Sharing Resources: The Center on the Developing Child – Harvard University

Resource: Center on the Developing Child `Harvard University
http://developingchild.harvard.edu/
The mission of the Center on the Developing Child centers on four prominent points
1) To provide and leverage information for current and feature administrators and leaders responsible for engaging communities in the development and ongoing implementation of programs that create and promote healthy childhood development.
2) To design, evaluate and encourage innovative programs and practices that promote well-being.
3) To be an authoritative force in developing and implementing effective science-based policies through sharing information and building critical partnerships with legislators, educators, health officials and families.
4) To create a unified base using science involving behavior learning and health which investigates causes of “lifelong impairments” in order to decreases these trending issues with our children (Center on the Developing Child, 2014).
In essence, by studying brain development and its relevance to social and behavior sciences, the Center on the Developing Child encompasses all aspects of early childhood by focusing their attention to
1) Science in Early Childhood
2) Understanding Intervention
3) Innovation
4) Global Child Development
5) Foundation of Lifelong Health
As part of our blogs this term is focusing on the commonalities and differences in early childhood development and education here in the United and worldwide, there are two initiatives that are featured under Global Child Development. The first is a collaboration involving science in early childhood in Brazil and the second is the Zambian Early Childhood Development Project. The Brazil initiative is the first project outside of the United States that the Center on the Developing Child is undertaking to help children on a global scale. Also on the Global Child Development tab, it was interesting to note that videos were offered in Spanish and Portuguese related to current topics.

But what completely caught my attention was the Frontiers of Innovation tab. Filled with articles, videos and interactive galleries, the Innovation tab at first glance looks like a collaboration between students, educators and other early childhood specialists. Upon further review, my guess was correct. Frontiers of Innovations is a collective group of researchers, practitioners, policy makers, experts and others that find new ways to implement practices and policies concerning the science, biological, social and behavior well-being of children. This is definitely a website I will keep in my favorites tab as a go-to for articles, information. student volunteer and employment opportunities regarding early childhood development and education.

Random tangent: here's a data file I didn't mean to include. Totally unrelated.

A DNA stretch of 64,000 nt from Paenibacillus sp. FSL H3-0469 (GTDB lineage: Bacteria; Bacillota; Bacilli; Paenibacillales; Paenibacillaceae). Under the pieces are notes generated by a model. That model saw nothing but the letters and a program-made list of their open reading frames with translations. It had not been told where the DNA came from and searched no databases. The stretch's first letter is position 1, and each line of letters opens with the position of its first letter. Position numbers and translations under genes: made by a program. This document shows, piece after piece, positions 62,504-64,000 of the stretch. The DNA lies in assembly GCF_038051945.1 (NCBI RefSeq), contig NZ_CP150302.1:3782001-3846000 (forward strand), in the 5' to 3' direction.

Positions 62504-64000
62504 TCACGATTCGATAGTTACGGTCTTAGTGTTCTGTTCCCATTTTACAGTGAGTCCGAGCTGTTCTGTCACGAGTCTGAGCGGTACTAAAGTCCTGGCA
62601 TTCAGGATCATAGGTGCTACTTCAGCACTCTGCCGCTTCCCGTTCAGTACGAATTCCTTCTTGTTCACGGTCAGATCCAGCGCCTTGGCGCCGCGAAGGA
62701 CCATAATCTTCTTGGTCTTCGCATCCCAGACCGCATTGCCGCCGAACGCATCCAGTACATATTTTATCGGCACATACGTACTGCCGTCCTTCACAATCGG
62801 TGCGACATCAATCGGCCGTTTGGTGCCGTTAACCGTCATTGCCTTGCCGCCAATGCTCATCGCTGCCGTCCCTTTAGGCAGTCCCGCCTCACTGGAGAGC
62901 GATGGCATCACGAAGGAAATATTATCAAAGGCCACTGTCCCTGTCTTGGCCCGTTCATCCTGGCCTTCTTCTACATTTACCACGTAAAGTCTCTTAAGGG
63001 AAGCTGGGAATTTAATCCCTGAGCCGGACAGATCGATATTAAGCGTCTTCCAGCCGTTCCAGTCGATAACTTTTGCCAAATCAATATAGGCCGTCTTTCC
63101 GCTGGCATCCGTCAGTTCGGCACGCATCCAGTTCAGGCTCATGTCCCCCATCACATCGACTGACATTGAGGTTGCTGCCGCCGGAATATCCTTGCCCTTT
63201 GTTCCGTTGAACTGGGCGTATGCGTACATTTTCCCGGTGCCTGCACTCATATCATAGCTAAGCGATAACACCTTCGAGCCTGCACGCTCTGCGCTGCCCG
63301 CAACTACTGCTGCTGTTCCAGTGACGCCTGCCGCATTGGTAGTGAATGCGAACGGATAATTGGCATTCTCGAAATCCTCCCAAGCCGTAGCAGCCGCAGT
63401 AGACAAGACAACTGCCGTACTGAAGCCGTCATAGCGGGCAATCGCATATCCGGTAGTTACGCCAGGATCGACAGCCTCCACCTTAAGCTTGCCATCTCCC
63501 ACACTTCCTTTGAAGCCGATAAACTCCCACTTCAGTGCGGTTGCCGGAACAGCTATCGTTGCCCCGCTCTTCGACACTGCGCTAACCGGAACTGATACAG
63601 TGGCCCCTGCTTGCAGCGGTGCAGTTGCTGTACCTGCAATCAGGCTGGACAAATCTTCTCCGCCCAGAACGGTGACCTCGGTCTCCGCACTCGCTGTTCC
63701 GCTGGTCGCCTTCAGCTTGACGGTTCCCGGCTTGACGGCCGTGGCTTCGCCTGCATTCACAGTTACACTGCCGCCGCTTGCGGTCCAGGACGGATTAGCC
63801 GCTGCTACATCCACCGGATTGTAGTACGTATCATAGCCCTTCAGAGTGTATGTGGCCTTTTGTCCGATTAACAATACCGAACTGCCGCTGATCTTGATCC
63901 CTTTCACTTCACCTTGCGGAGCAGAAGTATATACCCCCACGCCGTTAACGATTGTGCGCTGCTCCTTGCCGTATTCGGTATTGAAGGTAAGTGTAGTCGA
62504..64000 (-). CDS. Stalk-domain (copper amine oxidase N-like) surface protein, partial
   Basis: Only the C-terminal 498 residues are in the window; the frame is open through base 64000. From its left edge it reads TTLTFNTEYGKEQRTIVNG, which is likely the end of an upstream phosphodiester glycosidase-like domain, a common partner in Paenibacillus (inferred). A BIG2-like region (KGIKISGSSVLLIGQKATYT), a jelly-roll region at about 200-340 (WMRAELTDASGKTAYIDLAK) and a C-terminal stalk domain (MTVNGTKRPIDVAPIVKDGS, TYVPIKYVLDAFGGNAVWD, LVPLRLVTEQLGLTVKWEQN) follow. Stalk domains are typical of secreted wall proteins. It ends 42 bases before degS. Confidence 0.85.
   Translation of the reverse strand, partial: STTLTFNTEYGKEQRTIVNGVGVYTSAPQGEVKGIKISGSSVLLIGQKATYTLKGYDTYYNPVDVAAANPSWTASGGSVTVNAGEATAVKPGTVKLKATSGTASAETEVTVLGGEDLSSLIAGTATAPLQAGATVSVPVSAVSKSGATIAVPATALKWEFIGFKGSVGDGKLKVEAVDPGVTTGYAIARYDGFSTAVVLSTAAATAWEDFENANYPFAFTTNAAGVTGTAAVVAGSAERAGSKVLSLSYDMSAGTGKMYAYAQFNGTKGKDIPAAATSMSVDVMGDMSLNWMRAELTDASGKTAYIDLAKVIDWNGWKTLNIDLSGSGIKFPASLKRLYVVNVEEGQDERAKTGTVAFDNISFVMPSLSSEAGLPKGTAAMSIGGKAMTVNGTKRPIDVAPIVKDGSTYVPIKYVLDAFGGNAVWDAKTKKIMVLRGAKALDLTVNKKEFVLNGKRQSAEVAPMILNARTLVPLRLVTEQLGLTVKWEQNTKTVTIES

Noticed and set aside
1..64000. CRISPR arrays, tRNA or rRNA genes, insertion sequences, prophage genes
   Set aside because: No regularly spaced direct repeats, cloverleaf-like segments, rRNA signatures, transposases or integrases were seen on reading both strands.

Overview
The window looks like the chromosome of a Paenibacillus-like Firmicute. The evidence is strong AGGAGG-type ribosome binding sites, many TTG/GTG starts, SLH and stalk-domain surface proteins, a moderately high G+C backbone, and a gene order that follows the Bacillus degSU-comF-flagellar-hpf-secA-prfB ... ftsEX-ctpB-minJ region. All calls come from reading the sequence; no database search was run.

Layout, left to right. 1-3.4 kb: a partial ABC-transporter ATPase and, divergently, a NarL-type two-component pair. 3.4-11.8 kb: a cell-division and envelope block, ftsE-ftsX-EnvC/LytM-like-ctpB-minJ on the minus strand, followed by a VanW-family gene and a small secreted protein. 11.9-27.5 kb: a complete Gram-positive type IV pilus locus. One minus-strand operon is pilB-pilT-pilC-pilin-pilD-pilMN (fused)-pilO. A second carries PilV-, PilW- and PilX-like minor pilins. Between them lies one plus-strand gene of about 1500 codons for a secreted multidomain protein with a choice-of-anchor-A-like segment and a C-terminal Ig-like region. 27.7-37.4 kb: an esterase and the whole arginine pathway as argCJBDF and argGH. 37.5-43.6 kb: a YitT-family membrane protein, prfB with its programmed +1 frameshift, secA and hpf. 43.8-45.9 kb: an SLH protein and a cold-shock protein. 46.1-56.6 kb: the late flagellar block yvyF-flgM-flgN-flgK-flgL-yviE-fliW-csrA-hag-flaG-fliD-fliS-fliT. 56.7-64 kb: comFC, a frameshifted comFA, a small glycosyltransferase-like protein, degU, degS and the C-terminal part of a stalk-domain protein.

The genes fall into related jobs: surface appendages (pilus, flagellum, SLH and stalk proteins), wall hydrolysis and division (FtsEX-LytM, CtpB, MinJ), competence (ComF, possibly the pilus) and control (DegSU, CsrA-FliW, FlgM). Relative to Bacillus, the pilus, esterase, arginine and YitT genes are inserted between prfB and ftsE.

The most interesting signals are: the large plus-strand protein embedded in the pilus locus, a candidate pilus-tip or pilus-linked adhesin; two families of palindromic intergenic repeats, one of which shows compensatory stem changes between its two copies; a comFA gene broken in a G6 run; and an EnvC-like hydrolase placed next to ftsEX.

Children and Clean Water

“768 million people still use unsafe drinking water” (UNICEF 2013)
“More than 125 million children under five years of age live in households without access to an improved drinking-water source”(UNICEF 2006)
“Under-five mortality in South Asia, at 92 child deaths per 1,000 live births, is the highest in the developing world” (UNICEF 2006)

These are alarming statistics. In Cambodia alone, over 20% of the deaths in children under five is contributed to contaminated water (Water for Cambodia 2013). Lack of clean water has not only led to death but poverty, poor sanitation conditions and malnutrition and at risk pregnancies within the most impoverished villages. Organizations such as UNICEF and Water for Cambodia provide water filtration systems and educate families not only on how to maintain and care for their water filtration system, but has also provided education and training on proper health, hygiene, reading, writing and mathematics. By changing the conditions of the mother’s pre-natal and full birth state, children have a better chance at healthy development and the ability to obtain an education to change their circumstances.

As educators we have a responsibility in knowing the conditions and circumstances that can prevent children from developing and maturing into productive citizens. Staying informed allow us to make educated decisions and assist in facilitating change.

References

Water for Cambodia (2013). Retrieved from http://www.waterforcambodia.org/
Water, Sanitation and Hygiene, (UNICEF 2013). Retrieved from http://www.unicef.org/wash/
UNICEF (2006). Progress for Children: A report card on water and sanitation (Number 5, September 2006). Retrieved from http://www.unicef.org/publications/files/Progress_for_Children_No._5_-_English.pdf